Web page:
MANHATTAN (CN) — Boasting the largest 10-pin bowling center in the world, Bowlmor AMF has roughly 300 locations across North America and a demand for more than $48 million in lost wages from dozens of fired workers.
The July 12 complaint in Oneida County Supreme Court comes from 64 ex-Bowlmor AMF workers who have brought sealed charges of age discrimination with the Equal Employment Opportunity Commission.
Proceeding pseudonymously in the complaint, the workers say they each could have worked another decade before reaching retirement age but were unceremoniously pink-slipped after an average of 17 years on the job, earning $81,199 a year.
Not including exemplary damages for pain and suffering and willful conduct, the workers say they expect to bring home about $48 million in lost back and front pay.
They filed the underlying lawsuit to protect their rights in light of “two significant transactions,” the first of which occurred in September 2016.
That month, according to the complaint, the conflicted directors of Bowlmor AMF rendered the company insolvent by transferring of $175 million to controlling shareholder Cerberus Capital Management.
A private-equity firm known for distressed investing, Delaware-based Cerberus is named after the mythological three-headed dog that guarded the gates of Hades. It counts more than $30 billions in assets, and has former U.S. Vice President Dan Quayle as the chairman of its global assets division.
Bowlmor’s former workers fear that the inside deal they allege between their employer and Cerberus will harm their ability to collect damages from their discrimination claims.
“Nowhere in the 2016 financial statements, nor in any financials published since then, has Bowlmor AMF disclosed the Bowlmor EEOC action, even though it had received copious written notifications of the claims prior to the close of the fiscal year on July 3, 2016 and subsequent correspondence,” the complaint states.
“The plaintiffs made it unequivocally clear in writing on several occasions that its group was growing in the number and plaintiffs’ damages were escalating,” the lawsuit states. “With a showing of $48,564,970 for lost back and front pay to a normal retirement age of 62 years old, the plaintiffs’ claims are very material and must be disclosed in financial statements and with appropriate reserves as a contingent liability.”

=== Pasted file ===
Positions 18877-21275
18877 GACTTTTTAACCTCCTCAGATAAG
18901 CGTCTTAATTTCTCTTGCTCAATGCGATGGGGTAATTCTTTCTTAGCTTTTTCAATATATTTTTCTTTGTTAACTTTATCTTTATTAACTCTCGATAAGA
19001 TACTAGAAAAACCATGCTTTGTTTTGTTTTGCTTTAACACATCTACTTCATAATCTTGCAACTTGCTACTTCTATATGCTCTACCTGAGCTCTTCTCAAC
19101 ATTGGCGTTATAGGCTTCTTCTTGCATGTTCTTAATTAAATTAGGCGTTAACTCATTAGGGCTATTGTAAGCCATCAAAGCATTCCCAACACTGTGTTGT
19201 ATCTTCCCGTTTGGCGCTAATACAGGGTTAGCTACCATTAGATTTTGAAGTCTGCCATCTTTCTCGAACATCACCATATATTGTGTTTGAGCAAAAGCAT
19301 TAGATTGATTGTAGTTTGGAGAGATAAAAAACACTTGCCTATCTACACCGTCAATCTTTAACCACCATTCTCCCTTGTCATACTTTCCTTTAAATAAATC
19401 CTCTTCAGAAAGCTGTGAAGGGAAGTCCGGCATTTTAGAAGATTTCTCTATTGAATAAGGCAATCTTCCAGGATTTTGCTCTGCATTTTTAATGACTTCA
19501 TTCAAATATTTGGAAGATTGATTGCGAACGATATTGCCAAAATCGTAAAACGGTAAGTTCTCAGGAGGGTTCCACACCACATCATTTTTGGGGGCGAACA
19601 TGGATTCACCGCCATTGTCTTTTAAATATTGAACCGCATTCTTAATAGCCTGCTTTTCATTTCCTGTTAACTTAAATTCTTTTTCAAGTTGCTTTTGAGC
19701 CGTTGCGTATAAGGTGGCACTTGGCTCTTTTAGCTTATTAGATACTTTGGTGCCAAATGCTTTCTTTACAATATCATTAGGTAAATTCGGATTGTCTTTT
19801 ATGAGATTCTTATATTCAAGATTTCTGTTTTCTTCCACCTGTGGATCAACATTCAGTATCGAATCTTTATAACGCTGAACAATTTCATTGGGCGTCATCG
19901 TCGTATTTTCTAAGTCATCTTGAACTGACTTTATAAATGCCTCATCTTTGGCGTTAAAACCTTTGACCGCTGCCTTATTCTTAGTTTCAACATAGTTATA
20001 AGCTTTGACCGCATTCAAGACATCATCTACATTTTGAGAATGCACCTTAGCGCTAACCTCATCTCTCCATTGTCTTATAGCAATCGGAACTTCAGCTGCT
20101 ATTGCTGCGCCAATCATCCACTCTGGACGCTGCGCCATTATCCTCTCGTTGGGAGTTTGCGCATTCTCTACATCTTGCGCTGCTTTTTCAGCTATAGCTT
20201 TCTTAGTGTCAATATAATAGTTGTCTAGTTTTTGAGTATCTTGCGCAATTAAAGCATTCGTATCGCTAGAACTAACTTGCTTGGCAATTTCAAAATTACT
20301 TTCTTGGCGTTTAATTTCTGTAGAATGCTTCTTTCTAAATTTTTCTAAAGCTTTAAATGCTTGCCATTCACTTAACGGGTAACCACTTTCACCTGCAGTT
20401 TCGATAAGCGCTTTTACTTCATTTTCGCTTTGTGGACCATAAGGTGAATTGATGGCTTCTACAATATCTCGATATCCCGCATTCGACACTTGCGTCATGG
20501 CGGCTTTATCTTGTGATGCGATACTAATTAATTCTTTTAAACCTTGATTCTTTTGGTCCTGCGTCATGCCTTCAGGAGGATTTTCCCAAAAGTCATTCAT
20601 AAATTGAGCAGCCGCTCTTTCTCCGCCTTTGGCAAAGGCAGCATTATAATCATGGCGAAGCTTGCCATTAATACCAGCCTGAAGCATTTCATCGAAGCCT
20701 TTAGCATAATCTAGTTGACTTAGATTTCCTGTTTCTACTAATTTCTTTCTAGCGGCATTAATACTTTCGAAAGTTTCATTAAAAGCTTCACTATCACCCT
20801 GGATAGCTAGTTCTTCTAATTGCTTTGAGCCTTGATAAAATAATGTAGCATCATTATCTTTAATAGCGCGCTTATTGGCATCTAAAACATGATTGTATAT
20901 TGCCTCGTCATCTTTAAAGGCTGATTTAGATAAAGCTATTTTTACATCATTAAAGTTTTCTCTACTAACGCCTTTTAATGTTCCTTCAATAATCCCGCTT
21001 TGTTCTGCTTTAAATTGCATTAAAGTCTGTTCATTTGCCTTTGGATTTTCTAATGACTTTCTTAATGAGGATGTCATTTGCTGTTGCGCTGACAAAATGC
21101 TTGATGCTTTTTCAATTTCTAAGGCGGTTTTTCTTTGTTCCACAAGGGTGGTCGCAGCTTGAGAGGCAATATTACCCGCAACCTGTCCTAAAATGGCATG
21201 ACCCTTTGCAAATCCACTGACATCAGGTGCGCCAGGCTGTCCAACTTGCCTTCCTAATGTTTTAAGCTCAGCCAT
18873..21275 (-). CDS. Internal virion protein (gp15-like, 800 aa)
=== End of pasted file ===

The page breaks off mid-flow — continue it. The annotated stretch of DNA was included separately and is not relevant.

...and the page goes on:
Since the ex-workers seek doubled damages, they alleged that Bowlmor must disclose $100 million in possible liabilities.
The second transaction has not yet closed, according to the complaint, which notes that Bowlmor AMF announced last month that the strategic investment firm Atairos seeks to acquire a substantial position in the company.
“This transaction is no more coincidental and is equally as suspect as the Bowlmor AMF’s board decision to add debt to an already crippled balance sheet and its fraudulent conveyance of $175 million to Cerberus all while Cerberus was shopping Bowlmor AMF for a buyer,” the complaint states.
“The pending sale adds further complexity with new legal entities, controlling ownership changes, and is expected to add another level of leverage on an already over-leveraged and declining business.”
Atairos, which is not a party to the action, is not accused of wrongdoing. In addition to Bowlmor AMF and Cerberus, the complaint names as defendants Bowlmor AMF CEO Tom Shannon, chief financial officer Brett Parker, seven of the company’s directors.
The 11-count complaint seeks $100 million and the recision of the Cerberus stock purchase.
Daniel Dowe, an attorney in Bronxville, New York, represents the workers.
Cerberus declined to comment on the case, while Bowlmor AMF did not return a phone call by press time.
Of the 64 anonymous plaintiffs, more than three-quarters are men. They hail from 16 states plus New York, including one employee in Utica.
With operations in the United States, Mexico and Canada, Bowlmor AMF was known as Strike Holdings before it acquired AMF and then Brunswick after emerging from its second bankruptcy.
The company closed down its historic Bowlmor Lanes at Union Square in Manhattan shortly after this reorganization. Among A-listers who were known to knock down pins at the 76-year-old haunt during were Al Pacino, Will Smith, Lindsay Lohan and even former President Richard Nixon.
The New York Post counted 50 lawsuits against the company, which also courted controversy for its brief acceptance of an investment by late Palestinian Authority leader Yasser Arafat.